Tree Week can help us appreciate their value
Timber growers tend to focus mostly on the financial aspects of owning woodland, but as trees bring us so many benefits that we often ignore or take for granted, we should take a more rounded look at trees and how we could not exist without them.
In order to remind us of how trees are basic to our survival, each year the Tree Council of Ireland organises a national tree week. This year, it will be held on March 4-10 and, with the help of the 50 or so groups that form the council, this week-long festival will celebrate all the positive aspects of trees in our lives and the environment, and I am grateful to the council for much of the following information.
Humans have always depended on trees for food, medicine, shelter and materials. They provide oxygen and absorb pollutants, improve air quality and offer us clean air to breathe. Trees enhance wildlife habitats, beautify landscapes, prevent flooding and soil erosion and reduce the impact of climate change.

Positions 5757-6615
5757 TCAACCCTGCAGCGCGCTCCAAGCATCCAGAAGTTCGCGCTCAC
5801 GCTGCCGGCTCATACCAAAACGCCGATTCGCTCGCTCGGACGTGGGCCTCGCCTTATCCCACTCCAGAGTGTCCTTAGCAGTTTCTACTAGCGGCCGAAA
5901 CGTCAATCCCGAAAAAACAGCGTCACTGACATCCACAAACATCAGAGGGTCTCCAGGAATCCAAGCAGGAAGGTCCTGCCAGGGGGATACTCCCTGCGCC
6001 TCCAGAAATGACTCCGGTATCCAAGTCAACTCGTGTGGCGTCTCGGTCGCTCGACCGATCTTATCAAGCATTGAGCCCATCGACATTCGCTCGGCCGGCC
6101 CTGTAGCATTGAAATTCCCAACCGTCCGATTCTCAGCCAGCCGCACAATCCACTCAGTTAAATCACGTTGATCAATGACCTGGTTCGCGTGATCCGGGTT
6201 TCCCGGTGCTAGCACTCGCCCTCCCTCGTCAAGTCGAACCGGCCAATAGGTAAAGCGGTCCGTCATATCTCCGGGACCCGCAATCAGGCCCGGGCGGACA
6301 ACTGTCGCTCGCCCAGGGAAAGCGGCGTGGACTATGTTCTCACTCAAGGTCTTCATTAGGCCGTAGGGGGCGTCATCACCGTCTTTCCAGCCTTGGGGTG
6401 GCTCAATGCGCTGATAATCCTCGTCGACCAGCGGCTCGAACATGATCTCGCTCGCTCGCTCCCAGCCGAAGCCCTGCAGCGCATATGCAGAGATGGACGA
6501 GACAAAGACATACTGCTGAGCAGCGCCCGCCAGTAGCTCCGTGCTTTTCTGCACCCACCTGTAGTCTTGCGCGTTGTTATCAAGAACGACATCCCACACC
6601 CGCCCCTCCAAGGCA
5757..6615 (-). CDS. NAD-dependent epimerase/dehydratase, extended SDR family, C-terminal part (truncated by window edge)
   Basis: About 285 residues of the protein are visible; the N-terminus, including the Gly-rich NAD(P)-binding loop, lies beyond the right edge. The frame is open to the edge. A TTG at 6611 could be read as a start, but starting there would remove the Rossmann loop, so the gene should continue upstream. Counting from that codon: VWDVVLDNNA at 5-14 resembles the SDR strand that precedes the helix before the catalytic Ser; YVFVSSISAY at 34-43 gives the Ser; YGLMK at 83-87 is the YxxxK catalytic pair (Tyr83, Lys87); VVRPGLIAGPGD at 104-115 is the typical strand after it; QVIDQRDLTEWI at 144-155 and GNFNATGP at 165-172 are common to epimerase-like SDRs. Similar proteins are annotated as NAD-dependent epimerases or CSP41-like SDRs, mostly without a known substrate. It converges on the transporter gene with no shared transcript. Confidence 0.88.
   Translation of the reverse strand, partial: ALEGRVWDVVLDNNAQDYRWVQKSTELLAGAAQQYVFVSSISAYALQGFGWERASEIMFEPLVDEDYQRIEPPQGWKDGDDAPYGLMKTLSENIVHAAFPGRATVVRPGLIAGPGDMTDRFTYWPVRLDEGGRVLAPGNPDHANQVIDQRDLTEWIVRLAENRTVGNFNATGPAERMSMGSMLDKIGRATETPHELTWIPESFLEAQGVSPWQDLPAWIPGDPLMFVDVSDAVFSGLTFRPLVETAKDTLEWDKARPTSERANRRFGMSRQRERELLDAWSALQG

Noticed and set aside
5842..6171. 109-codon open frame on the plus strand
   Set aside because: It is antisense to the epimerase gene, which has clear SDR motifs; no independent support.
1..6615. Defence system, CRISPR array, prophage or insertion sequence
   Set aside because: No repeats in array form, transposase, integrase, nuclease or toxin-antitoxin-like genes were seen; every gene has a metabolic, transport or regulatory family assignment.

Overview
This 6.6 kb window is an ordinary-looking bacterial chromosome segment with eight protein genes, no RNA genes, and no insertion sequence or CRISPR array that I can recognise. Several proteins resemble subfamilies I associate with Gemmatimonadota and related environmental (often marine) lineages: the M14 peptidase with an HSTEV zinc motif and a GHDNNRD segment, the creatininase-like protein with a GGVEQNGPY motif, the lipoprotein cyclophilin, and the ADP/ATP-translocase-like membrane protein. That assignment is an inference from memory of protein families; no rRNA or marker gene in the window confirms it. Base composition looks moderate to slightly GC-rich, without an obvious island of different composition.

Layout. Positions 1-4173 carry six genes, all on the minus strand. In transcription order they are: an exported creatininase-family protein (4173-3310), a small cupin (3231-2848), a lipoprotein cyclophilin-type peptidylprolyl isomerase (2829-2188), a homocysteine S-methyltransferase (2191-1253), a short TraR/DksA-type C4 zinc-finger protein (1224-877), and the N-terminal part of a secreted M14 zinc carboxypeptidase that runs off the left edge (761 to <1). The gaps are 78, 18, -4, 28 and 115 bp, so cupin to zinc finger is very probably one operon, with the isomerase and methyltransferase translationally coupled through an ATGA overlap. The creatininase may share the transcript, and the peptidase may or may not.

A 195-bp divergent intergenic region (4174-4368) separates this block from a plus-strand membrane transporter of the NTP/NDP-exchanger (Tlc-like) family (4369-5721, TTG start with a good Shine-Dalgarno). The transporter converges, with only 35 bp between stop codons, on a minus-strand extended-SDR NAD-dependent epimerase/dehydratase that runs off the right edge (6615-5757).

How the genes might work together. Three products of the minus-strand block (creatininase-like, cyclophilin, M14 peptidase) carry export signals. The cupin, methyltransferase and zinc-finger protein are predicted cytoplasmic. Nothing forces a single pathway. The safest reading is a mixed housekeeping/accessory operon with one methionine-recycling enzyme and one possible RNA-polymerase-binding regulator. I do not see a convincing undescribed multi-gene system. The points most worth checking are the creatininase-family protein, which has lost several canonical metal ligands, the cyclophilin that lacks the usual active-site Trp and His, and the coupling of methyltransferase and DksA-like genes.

They contribute the essential raw materials for our sawmills, joinery works, crafts and many other industries, providing a source of livelihood and employment which is especially valuable in rural areas where jobs are often scarce.
Trees provide wonderful recreational opportunities for both young and old and have a positive impact on physical and mental wellbeing. A walk in a woodland is proven to reduce blood pressure and provides essential relaxation.
From the moment they are planted, trees grow in importance, visibility and value and, as the years pass, they improve our quality of life in countless ways. But, even if all this doesn't convince you of the merit of planting them, how about the following?
As connectors with our past, trees are among the oldest living objects on the planet and serve as a link between our ancestors, ourselves and our future descendants.